Domingo Acevedo / Zach Jackson / Sam Moll / A.J. Puk / Lou Trivino, Athletics: I wrote up Oakland's bullpen mess a couple weeks ago when Dany Jimenez was struggling, but now that he's on the IL, I guess I better list some bids this time. Acevedo and Moll are probably viewed as setup men, so I wouldn't be aggressive going after them. Jackson got the first chance at a save Thursday, made a mess, and then Puk made it worse when he tried to clean it up. Trivino, who came into the season as the presumed closer, and got a two-inning save Saturday. Trivino's 31.7 percent strikeout rate on the year is certainly worthy of high-leverage work, but he's been absolutely crushed when batters do make contact, which has kind of made me wonder if he's been tipping pitches or something. Puk has the best stuff, but his performance has taken a step backward in June and this is his first season in the bullpen, so the organization may not want to push him too hard. Then again, he's already 27, so they should probably figure out if he can be a dominant bullpen arm as soon as possible. Acevedo and Moll – 12-team Mixed: No; 15-team Mixed: No; 12-team AL: $1 / Jackson – 12-team Mixed: No; 15-team Mixed: $1; 12-team AL: $4 / Puk – 12-team Mixed: No; 15-team Mixed: $2; 12-team AL: $5 / Trivino – 12-team Mixed: No; 15-team Mixed: $3; 12-team AL: $7

Joe Kelly, White Sox: Kendall Gravemen was supposed to be Liam Hendriks' replacement in the closer gig, but Tony LaRussa leaned into the hate and kept him in his high-leverage setup role Monday, giving the save to Kelly instead. Neither one's gotten a save chance since, and Hendriks could be back quickly, so tossing dollars at Kelly now could be a giant waste of resources, which is probably what LaRussa planned. I can't confirm he makes managerial decisions just to troll fans and fantasy GMs, but I can't rule it out either. 12-team Mixed: No; 15-team Mixed: No; 12-team AL: $2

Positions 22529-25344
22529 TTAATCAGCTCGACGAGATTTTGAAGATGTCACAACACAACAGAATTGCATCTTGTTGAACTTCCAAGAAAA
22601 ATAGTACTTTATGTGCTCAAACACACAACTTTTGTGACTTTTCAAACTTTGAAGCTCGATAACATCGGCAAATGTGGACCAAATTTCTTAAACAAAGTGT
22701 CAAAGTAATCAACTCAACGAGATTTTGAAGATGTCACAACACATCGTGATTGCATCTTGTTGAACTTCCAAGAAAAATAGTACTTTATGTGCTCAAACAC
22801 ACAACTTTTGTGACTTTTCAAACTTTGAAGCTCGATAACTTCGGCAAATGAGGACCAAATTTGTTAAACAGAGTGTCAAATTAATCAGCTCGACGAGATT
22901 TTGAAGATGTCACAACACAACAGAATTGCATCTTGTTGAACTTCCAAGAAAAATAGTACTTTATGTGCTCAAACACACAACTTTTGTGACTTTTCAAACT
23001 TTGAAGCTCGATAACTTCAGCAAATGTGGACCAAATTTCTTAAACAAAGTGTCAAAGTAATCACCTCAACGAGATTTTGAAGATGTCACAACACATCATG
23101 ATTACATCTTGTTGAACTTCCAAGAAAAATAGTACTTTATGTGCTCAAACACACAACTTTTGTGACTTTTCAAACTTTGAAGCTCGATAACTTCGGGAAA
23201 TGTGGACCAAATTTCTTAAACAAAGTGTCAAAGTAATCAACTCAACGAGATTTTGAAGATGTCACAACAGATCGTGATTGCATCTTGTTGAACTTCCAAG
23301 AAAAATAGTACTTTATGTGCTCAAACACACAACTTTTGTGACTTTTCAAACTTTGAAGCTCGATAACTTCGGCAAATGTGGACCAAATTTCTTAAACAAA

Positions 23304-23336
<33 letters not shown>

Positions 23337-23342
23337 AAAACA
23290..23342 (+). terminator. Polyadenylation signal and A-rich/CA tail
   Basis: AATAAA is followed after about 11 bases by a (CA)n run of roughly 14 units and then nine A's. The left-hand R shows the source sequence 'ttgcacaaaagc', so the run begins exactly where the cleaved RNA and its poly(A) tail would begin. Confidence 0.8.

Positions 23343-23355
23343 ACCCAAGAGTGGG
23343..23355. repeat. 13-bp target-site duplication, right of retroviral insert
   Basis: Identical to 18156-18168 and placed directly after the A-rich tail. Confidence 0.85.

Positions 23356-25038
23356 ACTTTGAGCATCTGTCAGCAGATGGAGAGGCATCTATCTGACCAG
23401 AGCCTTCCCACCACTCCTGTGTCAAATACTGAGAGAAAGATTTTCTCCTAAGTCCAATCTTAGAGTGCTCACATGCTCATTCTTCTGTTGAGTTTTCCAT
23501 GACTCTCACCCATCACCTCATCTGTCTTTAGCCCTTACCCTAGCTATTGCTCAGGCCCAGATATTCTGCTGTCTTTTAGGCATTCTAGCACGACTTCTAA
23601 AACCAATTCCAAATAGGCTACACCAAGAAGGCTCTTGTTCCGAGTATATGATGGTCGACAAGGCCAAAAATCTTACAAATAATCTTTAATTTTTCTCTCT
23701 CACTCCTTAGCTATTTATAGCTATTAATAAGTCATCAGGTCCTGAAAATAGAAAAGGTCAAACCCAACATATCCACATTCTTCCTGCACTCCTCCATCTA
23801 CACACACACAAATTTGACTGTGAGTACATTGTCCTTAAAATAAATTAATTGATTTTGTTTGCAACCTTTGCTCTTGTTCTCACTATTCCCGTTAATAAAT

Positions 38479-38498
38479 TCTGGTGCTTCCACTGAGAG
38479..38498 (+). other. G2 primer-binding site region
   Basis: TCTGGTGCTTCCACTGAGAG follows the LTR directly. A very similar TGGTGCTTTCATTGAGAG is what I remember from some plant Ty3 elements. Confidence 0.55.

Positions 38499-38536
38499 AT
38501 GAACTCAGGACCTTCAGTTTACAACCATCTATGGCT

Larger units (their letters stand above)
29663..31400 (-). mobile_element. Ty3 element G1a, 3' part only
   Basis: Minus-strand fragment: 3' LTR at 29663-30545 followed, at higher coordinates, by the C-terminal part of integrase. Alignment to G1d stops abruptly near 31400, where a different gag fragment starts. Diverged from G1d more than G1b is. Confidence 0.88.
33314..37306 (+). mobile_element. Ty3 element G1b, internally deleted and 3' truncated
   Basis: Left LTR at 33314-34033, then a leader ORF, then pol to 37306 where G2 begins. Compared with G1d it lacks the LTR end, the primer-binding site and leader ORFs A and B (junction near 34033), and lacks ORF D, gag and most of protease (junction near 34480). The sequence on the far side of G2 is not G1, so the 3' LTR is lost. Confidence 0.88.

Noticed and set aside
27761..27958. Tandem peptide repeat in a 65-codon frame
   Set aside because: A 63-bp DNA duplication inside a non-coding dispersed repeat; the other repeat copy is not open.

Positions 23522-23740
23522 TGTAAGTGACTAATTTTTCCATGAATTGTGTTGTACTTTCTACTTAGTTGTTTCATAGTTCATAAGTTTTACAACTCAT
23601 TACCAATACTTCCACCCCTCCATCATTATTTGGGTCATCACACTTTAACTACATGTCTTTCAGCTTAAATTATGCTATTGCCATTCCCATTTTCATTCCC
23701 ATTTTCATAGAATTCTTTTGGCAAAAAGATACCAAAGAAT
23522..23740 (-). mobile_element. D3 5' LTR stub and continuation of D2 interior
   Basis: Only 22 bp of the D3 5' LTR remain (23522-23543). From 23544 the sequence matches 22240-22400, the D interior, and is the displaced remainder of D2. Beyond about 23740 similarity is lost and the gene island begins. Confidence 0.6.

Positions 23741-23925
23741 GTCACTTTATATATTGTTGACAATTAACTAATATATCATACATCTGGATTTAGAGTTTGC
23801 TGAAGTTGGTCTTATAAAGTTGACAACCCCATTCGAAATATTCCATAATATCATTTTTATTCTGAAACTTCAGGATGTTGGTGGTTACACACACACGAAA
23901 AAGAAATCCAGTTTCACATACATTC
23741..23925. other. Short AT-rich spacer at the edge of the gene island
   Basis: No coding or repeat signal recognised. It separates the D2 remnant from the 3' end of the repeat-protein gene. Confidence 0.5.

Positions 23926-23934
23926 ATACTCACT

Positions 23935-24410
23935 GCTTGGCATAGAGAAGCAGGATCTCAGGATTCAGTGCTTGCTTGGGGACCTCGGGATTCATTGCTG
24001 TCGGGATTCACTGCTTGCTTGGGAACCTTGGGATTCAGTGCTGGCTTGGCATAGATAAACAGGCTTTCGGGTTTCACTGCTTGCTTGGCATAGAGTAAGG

Catcher

Zack Collins, Blue Jays: Just in case you need a backstop this week, Collins got called back up when Alejandro Kirk got plunked in the hand by a pitch. Kirk seems OK, but Collins might run into a homer or two while he's up, and Toronto probably wants three catchers on the roster anyway if Kirk's going to DH regularly. 12-team Mixed: No; 15-team Mixed: No; 12-team AL: $1

Second Base

Dylan Moore, Mariners: Moore's been seeing regular playing time the last couple weeks as it is, but Ty France's injury all but locks him into the lineup. The trouble with Moore is that while his speed is tempting, the rest of his profile is tough to roster. He's hitting .195 in June with only two extra-base hits, a double and a homer, over 21 games, so his seven steals and nine runs have been his only real source of value. 12-team Mixed: $1; 15-team Mixed: $2; 12-team AL: Rostered

Sheldon Neuse, Athletics: Neuse has started four of five games since returning to the majors, going 4-for-17 with four strikeouts and four singles. He was on fire for Triple-A Las Vegas during his brief demotion, reeling off six straight multi-hit games at one point and racking up a 1.131 OPS over 12 games, but that's the PCL and it came with a 1:11 BB:K. Oakland still seems to have faith he'll turn into something, or at least doesn't have anyone else it has more faith in, so the 27-year-old will get chances. 12-team Mixed: No; 15-team Mixed: No; 12-team AL: $3

Josh H. Smith, Rangers: The 24-year-old came off the injured list Tuesday and has started three of the last four games, two at third base and one in left field, but Saturday's surprising demotion of Ezequiel Duran is a strong sign Smith will have the hot corner to himself for the next little while. He was a second-round pick of the Yankees in 2019, coming over in the Joey Gallo deal, but long-term it's still hard to see him as anything more than a utility player given his minor-league performance. He's got some modest power-speed potential as a starter, though. 12-team Mixed: No; 15-team Mixed: $2; 12-team AL: $5

Third Base